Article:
The best man

2017/11/06

Today was my brother Darron’s birthday. And this is a photo of his wedding last month to a lovely woman named Maggie.

I wasn’t there.

Barely more than a week earlier, I got the phone call from the local China visa office.

Despite my supplying a written job description of my work as a designer and copy editor and I signing a sworn statement I would not perform anything related to my work while in China, the Chinese consulate would not issue me a tourist visa until after a scheduled Oct. 26 face-to-face meeting at the consulate in Houston. Apparently, the government is extremely nervous about the fact that I work in the newspaper business.

My flight was scheduled for Oct. 2. Darron’s wedding was Oct. 7.

I may never go to China after this. I am certain I’d need to make the requested in-person interview, but these people made me miss my only brother’s wedding. I cannot imagine my anger would go unnoticed. I can’t imagine they would issue the visa.

So this is something like the speech I would have made as the best man had the Chinese government been less terrified of a free press.

————

Darron,
I’ve known you all your life.
Mom says I greeted you warmly, but also that, being about age 2, regressed a little bit. So it’s not a huge stretch to say we’ve grown up together.

We shared most everything when we were younger. We shared our toys — even though some were definitely YOURS and mine were definitely MINE. We shared wild imaginative worlds together. We shared those frequent moves between towns and schools and clung to each other through the sadness of parting and the greeting of new experiences. We shared those gaming and TV and movie viewing experiences. We even shared the same college experience, at least part of it. And of course all those private jokes.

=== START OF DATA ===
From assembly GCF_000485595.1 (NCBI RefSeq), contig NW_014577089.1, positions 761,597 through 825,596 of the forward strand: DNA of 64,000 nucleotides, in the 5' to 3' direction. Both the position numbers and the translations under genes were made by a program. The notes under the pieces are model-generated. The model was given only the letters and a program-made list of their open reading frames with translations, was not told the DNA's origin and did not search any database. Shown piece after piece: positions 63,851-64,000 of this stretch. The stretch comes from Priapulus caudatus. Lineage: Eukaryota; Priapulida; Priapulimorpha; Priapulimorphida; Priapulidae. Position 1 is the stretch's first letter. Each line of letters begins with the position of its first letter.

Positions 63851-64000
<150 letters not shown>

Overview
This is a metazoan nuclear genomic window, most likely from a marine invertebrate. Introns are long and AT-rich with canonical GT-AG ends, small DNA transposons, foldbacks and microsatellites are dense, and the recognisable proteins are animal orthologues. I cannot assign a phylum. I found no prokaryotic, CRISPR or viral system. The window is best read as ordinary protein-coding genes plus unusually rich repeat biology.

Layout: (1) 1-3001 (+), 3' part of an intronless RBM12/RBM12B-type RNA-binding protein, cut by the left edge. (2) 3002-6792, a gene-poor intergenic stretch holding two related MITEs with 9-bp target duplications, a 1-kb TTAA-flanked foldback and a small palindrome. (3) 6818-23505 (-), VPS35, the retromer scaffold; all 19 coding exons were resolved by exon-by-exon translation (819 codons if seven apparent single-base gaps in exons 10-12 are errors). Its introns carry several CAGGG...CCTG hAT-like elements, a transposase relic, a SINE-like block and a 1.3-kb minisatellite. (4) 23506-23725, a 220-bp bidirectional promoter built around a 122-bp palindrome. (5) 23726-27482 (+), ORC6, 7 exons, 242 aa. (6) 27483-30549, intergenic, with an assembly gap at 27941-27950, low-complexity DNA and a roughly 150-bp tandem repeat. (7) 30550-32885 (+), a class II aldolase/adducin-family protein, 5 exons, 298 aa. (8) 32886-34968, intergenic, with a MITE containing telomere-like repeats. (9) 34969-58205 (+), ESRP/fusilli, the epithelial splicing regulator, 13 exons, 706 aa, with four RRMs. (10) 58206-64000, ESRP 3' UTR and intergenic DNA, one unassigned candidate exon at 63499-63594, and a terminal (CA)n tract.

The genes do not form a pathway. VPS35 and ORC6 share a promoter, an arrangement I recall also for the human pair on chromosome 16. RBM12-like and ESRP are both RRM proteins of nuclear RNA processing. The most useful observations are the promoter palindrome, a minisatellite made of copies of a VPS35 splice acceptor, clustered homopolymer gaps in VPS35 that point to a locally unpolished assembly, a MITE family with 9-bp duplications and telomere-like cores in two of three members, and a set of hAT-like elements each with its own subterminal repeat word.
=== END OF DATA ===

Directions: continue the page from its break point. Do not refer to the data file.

But also of course, you couldn’t share it all forever. Even when we were small, you were ever the one looking to the horizon, ready to travel far and wide and deeply, while I was happier in one place.

Still, you’ve always kept us close even when far away and, when you could, returned home. And it was literally a life saver for me that one September night.

It came as no surprise, but you definitely showed you’d become a superb man. Courageous. Gentle. Calm. Responsible. Kind. Intelligent. Beautiful. Funny.

And now you’re one more thing: married.

I know you’ll be kind to Maggie. You had the courage to court her, the gentleness and responsibility to do it right and well.

(I only have one bit of counsel: Do try to tone some of your outbursts down when you’re trying to make a point.)

If you love her even half as much as you’ve loved me, she’ll never feel unloved. Ever.

Maggie,
“I don’t know you at all.” That’s what I want to say.

But actually, it’s not true. I already know a few things about you, even though we’ve never met in person, just had a couple of Facetime chats.

I know you’re kind. Darron could never fall in love with someone who was unkind.

I know you’re responsible. Darron couldn’t spend his life with someone reckless.

I know you’re intelligent. Which is good because Darron likes intellectual conversation. (But don’t be shocked if he gets super silly. Because he does. Frequently.)

I know you’re beautiful. I’ve seen the pictures and had the aforementioned Facetime. And more importantly, your soul is beautiful.

I know you’re a good person because you love Darron. And I love YOU because you love Darron.

I know you’ll be kind to him. He’s a gentle soul, one more easily wounded than one would think due to his outward strength. It’s that gentleness, I think, that drew you to him.

He’s the best man. You’ve married my best friend. And I’ve gained a precious sister — one I can’t wait to meet.

I do have one more bit of counsel: Please bear with his funny but embarrassing habit of making sound effects for emphasis when he’s amused. Because he will.

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